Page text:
Cinematographer Luis Salas Lobo lenses an indie adventure
comedy in Costa Rica & Puerto Rico.
by Jesse Dobbs
Costa Rican cinematographer Luis Salas Lobo spent fifteen days in the jungles of Costa Rica
and Puerto Rico working on The Babymoon, an indie film about a young couple’s prenatal vacation
gone awry. Lobo was kind enough to speak with
us about braving the jungles, his gear preferences, and the challenges and rewards of contributing to a smaller-budget indie production.
How did you first get connected with this
project, and what drew you to it?
Luis Salas Lobo (LSL): When the production team
started looking for a crew in Costa Rica, they
contacted a gaffer friend of mine, Julio Jimenez,
and he recommended me. When [director] Bailey
[Kobe] watched my reel, he saw something in it
that he liked. He contacted me about the project,
and I read the script. Bailey seemed like a very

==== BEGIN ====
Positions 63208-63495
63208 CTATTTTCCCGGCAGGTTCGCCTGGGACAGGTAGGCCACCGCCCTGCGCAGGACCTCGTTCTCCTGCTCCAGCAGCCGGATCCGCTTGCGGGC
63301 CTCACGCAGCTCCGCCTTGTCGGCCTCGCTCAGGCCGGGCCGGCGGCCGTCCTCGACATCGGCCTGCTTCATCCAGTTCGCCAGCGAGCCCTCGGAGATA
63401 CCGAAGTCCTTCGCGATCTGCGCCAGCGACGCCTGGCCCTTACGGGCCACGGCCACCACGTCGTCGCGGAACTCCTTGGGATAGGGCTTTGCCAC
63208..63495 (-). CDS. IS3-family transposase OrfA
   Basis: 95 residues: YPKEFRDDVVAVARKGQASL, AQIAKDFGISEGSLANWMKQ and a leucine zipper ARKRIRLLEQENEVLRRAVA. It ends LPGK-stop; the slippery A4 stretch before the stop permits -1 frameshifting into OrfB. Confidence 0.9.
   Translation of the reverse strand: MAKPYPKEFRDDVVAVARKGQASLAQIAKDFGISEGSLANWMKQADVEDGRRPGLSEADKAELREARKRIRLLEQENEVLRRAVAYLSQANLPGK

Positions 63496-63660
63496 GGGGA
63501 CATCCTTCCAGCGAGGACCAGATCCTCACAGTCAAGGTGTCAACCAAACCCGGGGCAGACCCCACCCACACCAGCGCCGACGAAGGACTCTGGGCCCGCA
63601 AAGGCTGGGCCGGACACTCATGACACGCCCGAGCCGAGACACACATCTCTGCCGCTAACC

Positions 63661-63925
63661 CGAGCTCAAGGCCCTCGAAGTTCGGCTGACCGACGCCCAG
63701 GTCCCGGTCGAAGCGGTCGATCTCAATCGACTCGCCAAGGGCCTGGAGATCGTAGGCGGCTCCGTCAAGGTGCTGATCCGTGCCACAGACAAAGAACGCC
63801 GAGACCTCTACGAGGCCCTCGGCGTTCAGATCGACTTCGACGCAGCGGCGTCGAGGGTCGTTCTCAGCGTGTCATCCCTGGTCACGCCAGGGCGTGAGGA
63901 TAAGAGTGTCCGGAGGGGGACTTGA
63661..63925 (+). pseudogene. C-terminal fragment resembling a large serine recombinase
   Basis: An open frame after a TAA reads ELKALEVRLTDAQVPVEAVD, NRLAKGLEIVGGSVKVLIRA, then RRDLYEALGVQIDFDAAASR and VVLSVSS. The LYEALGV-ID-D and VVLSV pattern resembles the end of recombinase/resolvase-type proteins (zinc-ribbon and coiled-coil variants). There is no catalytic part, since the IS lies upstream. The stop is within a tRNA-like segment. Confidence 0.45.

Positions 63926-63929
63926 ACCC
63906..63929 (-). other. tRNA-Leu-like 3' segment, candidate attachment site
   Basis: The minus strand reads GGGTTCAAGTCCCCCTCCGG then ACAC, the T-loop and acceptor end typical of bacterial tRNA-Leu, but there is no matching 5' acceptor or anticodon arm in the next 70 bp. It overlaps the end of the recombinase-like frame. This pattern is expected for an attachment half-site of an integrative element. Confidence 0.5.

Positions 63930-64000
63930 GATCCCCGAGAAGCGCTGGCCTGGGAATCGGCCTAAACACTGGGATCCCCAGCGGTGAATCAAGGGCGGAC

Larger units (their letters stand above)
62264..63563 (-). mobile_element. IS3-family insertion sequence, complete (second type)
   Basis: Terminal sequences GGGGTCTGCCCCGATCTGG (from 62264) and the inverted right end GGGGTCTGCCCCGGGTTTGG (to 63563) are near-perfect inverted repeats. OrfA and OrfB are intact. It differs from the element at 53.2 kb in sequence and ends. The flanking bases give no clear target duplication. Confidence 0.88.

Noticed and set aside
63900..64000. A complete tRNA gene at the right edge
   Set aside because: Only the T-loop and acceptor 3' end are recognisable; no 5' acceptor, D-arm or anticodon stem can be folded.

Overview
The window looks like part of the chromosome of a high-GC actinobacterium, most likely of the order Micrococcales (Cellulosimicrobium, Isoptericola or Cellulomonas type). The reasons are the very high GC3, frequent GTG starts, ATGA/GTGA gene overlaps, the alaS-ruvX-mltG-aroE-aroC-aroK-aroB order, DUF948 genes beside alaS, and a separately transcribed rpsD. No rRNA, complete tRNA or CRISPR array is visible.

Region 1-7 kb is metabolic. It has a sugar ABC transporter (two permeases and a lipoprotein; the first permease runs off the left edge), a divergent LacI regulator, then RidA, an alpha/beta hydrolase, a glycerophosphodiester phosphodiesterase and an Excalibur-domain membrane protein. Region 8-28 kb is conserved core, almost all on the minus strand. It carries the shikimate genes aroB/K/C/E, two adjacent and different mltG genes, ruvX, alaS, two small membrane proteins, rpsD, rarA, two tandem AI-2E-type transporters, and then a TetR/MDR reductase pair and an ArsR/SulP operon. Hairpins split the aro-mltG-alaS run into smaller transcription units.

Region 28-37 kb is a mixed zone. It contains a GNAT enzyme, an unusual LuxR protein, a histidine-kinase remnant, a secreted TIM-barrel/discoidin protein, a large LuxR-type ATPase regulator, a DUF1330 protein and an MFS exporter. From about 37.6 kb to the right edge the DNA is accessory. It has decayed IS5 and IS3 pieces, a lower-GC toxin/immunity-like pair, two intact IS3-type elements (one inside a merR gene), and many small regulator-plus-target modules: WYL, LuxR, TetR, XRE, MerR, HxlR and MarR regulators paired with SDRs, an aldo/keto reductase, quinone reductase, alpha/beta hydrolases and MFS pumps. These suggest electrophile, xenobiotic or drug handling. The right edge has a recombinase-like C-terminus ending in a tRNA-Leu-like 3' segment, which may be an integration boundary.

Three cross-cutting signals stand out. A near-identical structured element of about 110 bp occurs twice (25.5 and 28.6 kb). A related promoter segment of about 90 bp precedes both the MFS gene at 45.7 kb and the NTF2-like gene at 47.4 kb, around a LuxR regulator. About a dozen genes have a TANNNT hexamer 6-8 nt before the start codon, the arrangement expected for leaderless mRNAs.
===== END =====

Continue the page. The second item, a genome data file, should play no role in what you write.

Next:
interesting person, and he had a very clear vision
of what he wanted. Just from that initial impres-
sion of him, I was on board.
It also seemed like the production would be
quite the challenge, because going through the
script, I could tell there were a lot of complex
scenes, and I was wondering how we were going
to pull it all off. I was eager to see how we would
get it done.
You had the chance to work in some very
cool locales. Tell us about that.
LSL: We only shot one day in Costa Rica. After
that, we went to Puerto Rico. There was a short
period in between, and that gave me time to really read over the script and get deeper into the
project, mentally and emotionally. So by the time
we got to Puerto Rico, it was clear to me what
we would be going for. That first day we did in
Costa Rica gave me a sense of how Bailey wanted to work, so when we started in Puerto Rico, I
found we could move along quickly and get a lot